Iranian workers stand in front of the Bushehr nuclear power plant, about 1,200 km (746 miles) south of Tehran, Iran.
Dubai: The Arab League on Wednesday called for the Iran nuclear deal to be revised, a day after President Donald Trump pulled the United States out of the historic accord.
“It’s necessary to revise the agreement,” Arab League chief Ahmad Abul Gheit said, expressing the “exasperation” of Arab nations in the face of the “destabilising politics” of Iran in the region.
Egypt said on Wednesday that Arab nations must be involved in any future efforts to amend the international nuclear deal on Iran following US President Donald Trump’s decision to withdraw from it.
The Egyptian Foreign Ministry also said Iran must abide by its commitments under the separate nuclear Non-Proliferation Treaty “in a way that will ensure that Iran remains as a country free of nuclear weapons.”.
A ministry statement called for Arab participation in any future dialogue on regional issues “especially that which is related to the possibility of amending the nuclear deal with Iran”.
Meanwhile, Arab commentators said the US decision to pull out of the nuclear was “correct and timely”. US President Donald Trump decision to withdraw the United States.
“I believe it was the right move,” said Nabil Al Hamar, advisor for information affairs to the King of Bahrain Hamad Bin Eisa Al Khalifah.
“(Since the deal was reached) We have not seen any positive behaviour from Iran towards peace and security in the Gulf region,” Al Hamar said in an interview with Gulf News.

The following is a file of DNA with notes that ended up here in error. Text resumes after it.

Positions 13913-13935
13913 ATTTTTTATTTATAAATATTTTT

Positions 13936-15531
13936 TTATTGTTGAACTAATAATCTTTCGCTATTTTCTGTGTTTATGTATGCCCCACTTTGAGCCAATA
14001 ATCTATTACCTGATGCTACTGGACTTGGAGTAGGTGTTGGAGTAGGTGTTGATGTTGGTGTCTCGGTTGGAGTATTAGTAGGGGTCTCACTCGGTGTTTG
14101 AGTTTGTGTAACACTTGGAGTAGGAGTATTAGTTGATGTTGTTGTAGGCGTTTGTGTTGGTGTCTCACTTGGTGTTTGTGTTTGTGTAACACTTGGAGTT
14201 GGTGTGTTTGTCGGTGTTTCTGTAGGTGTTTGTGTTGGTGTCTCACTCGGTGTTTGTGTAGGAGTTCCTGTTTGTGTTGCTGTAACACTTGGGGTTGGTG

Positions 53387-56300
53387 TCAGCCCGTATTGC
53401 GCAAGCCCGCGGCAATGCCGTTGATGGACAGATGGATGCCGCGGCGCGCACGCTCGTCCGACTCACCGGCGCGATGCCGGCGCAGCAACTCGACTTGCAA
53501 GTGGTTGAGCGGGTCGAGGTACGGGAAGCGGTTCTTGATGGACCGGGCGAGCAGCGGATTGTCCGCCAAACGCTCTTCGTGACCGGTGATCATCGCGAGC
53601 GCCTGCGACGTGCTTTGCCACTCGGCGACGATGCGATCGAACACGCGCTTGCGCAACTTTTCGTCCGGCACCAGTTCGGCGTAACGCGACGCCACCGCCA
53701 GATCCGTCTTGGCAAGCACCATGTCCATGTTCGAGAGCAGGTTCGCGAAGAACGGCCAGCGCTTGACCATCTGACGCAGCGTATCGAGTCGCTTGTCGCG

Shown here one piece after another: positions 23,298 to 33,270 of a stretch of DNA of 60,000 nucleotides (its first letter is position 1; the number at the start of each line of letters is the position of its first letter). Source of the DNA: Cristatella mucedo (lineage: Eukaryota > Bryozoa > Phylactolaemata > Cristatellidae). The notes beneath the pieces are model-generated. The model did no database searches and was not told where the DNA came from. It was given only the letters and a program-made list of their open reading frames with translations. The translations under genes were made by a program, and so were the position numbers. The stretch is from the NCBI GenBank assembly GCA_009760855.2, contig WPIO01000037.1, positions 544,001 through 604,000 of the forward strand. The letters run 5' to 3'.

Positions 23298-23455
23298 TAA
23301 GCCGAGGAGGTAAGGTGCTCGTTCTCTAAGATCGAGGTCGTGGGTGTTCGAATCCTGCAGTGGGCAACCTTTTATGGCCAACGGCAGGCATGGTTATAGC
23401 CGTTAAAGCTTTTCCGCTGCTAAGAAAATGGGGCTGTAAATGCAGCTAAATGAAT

“Instead, Iran stepped up its interference in others’ affairs, supported to terrorist organisations.”
Arab Gulf states accuse Iran of interfering in their own internal affairs and of sowing the sectarian differences in the region. Saudi Arabia is leading an Arab alliance in Yemen against Al Houthis’ militias, which is supported by Iran.
On Tuesday, Saudi Arabia the UAE, and Bahrain welcomed President Trump’s move.
Analysts believe a US pull-out will ultimately make Iran weaker, because of the renewed sanctions.
“Iran is weaker today than yesterday,” said UAE political scientist Abdul Khaleq Abdullah.
“In the zero-sum game, a weaker Iran means a stronger Riyadh and its allies,” he told Gulf News.
“The nuclear deal, which was signed in 2015, was marketed as a tool to make it a force of moderation and stability but we have no seen that in the past two and a half years,” Abdullah said.
“If Iran decides to accelerate its uranium enrichment programme, it will face preemptive military strikes by the US,” Saudi political science professor Waheed Hamza Hashem, told Gulf News.
In such a scenario, Iran is the loser because it doesn’t have the developed air defenses to stop any American attacks, he said.
Washington will now seek a better deal which protects its strategic interests in the Gulf region and to prevent the eruption of a larger military conflict, he explained.
Meanwhile, European leaders, unhappy with the US decision, opened a diplomatic push Wednesday to salvage the Iran nuclear accord without the United States, opening direct talks with Tehran but also looking ahead to possible battles with Washington over European business ties with Iran.
“The deal is not dead,” said French Foreign Minister Jean-Yves Le Drian, speaking on France’s RTL radio.
“There’s an American withdrawal from the deal, but the deal is still there.”